Aitutaki's motus also caught the eye of American television.   The CBS network followed in the footsteps of the UK when it used them for series 13 of its version of 'Shipwrecked' called 'Survivor'.  For a behind the scenes story of that programme, click here

Millions more people watched 'Shipwrecked' than have visited Aitutaki in its entire history.  And the Cook Islands tourism department hope the show will encourage some of them to get shipwrecked there for themselves!   But you could well miss the Cook Islands completely if you go by the information on Channel 4's 'Shipwrecked' site.   They're 3,005 kms (1,868 miles) North East of New Zealand, not a thosuand miles as the site says!
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"Shark Island" from the air
Where the 'Shipwrecked' castaways are
This is where the "castaways" in the latest series lived...Moturakau is not actually an island at all but a motu or islet in the vast crystal clear waters of the Aitutaki lagoon.  The arrow in the picture on the right marks the exact location in the south east corner of the lagoon.  Click on the picture for a larger image.  And although it was called Shark Island in the series, there are no sharks within the lagoon
Photos: left,; right, Earth sciences and image analysis laboratory, NASA Johnson Space Center
The UK's Channel 4 television has used Aitutaki as the location for four of the eight series of its reality show, 'Shipwrecked', including the latest which ended on 31 January, 2012.   Moturakau islet has featured in all of them, and its near neighbour, Ripota played a part too when the contestants battled (and bitched!) against each other in a version called 'Battle of the islands'.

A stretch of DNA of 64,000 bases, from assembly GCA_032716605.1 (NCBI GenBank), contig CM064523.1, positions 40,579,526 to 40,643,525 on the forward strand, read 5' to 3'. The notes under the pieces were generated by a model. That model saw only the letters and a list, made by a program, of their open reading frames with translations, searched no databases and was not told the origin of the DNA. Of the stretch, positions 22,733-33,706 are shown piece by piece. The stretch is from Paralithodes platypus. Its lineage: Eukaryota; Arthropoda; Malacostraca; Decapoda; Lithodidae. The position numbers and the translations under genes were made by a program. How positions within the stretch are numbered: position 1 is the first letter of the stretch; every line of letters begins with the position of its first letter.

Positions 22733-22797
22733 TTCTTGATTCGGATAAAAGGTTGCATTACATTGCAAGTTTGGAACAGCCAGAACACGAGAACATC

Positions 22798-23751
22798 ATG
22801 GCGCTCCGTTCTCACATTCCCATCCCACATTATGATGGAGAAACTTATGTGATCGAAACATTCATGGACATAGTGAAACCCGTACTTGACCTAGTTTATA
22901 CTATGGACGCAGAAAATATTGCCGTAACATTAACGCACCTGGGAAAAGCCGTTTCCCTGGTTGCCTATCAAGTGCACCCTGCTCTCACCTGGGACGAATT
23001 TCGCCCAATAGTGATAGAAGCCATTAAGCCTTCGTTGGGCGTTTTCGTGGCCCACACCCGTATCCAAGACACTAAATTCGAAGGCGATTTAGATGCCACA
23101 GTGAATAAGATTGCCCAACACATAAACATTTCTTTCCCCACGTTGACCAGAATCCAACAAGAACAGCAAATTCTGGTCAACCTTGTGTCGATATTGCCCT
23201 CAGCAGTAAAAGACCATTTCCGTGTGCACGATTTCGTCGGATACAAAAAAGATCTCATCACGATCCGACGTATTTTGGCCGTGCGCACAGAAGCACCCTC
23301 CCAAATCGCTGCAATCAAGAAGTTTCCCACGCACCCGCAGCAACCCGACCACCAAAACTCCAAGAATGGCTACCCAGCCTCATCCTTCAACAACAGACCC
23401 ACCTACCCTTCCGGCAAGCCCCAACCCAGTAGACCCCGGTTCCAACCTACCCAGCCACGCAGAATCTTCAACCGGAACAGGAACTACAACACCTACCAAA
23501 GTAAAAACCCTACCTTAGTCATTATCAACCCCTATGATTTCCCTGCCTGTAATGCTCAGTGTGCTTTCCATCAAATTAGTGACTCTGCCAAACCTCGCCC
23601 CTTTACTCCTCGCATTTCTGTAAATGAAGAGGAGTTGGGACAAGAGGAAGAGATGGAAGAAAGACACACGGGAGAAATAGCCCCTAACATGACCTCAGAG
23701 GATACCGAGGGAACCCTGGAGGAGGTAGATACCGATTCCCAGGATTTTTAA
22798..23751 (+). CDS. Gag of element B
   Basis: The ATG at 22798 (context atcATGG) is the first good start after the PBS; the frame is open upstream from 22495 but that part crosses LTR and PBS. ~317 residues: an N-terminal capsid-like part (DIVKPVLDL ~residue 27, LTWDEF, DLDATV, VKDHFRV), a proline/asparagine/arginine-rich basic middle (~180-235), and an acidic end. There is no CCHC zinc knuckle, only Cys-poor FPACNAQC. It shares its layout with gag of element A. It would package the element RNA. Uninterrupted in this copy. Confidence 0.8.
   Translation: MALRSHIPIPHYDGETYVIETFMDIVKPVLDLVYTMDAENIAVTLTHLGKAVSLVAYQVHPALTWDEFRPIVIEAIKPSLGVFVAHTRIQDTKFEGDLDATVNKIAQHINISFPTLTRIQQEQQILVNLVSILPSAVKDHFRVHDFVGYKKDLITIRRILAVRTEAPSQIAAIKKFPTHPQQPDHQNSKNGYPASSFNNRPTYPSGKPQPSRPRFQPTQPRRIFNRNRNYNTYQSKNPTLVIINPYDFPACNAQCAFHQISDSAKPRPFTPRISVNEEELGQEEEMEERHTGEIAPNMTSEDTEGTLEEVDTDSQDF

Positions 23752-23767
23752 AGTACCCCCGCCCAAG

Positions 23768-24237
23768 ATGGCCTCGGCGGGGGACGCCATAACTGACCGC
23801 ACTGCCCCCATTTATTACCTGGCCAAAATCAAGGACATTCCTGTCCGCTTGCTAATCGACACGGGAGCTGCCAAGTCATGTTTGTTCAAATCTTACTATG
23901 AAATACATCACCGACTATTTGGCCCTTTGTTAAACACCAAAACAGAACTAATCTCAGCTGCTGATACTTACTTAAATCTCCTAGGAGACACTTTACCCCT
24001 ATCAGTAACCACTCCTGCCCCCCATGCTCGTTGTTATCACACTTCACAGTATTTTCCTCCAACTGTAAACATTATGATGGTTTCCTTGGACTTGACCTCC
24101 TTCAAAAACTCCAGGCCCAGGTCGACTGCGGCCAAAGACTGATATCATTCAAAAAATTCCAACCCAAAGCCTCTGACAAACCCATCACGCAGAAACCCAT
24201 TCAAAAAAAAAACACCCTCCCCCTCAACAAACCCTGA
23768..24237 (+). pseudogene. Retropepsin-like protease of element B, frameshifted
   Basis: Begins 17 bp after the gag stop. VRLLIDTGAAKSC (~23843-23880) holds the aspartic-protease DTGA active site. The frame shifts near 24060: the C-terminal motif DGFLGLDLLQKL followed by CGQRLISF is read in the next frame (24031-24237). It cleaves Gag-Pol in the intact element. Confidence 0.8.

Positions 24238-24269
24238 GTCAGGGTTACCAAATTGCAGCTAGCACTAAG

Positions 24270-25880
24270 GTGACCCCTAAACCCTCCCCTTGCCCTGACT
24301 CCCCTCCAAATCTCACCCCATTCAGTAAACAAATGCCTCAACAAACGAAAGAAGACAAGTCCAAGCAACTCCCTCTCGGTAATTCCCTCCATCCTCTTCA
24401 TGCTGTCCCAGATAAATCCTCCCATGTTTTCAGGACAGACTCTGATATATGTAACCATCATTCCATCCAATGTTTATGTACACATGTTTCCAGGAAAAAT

A wide shot of the motu
The island closer up...this and the pictures below were taken by Marcus Gleinig of Rarotonga.  He's an extremely talented amateur photographer and you can see more of his picture in his website gallery
From the air
Set in turquoise blue waters of Aitutaki's lagoon
Aitutaki is the second most visited of the Cook Islands, but tourists are still in the low thousands each year.   Its lagoon is triangular with each leg of the triangle stretching more than 11 kms (7 miles).   Around 30 little islets dot the turquoise blue waters.   And day trips from Rarotonga include an unforgettable cruise which calls in at some of motus and also allows plenty of time for exploring above and below the water.
Unspoiled beauty
Another of the motus in Aitutaki lagoon
Cruising Aitutaki's lagoon
Paradise found in Aitutaki
Survivor logo
Captain William Bligh
  •    Aitutaki was first settled in 900AD
  •    The name means God (aitu) led (taki)
  •    The European discoverer was Captain William Bligh of Mutiny on the Bounty fame (left)
  •    The great naturalist, Charles Darwin visited the island in the "Beagle" on 3 December, 1835 
  •    The total land area is 18.5 square kms   (7.1 square miles)
  •    Three quarters of the lagoon is 4.5 metres (14.76 feet) deep 
  •    The maximum depth is 10.5 metres (34.45 feet)
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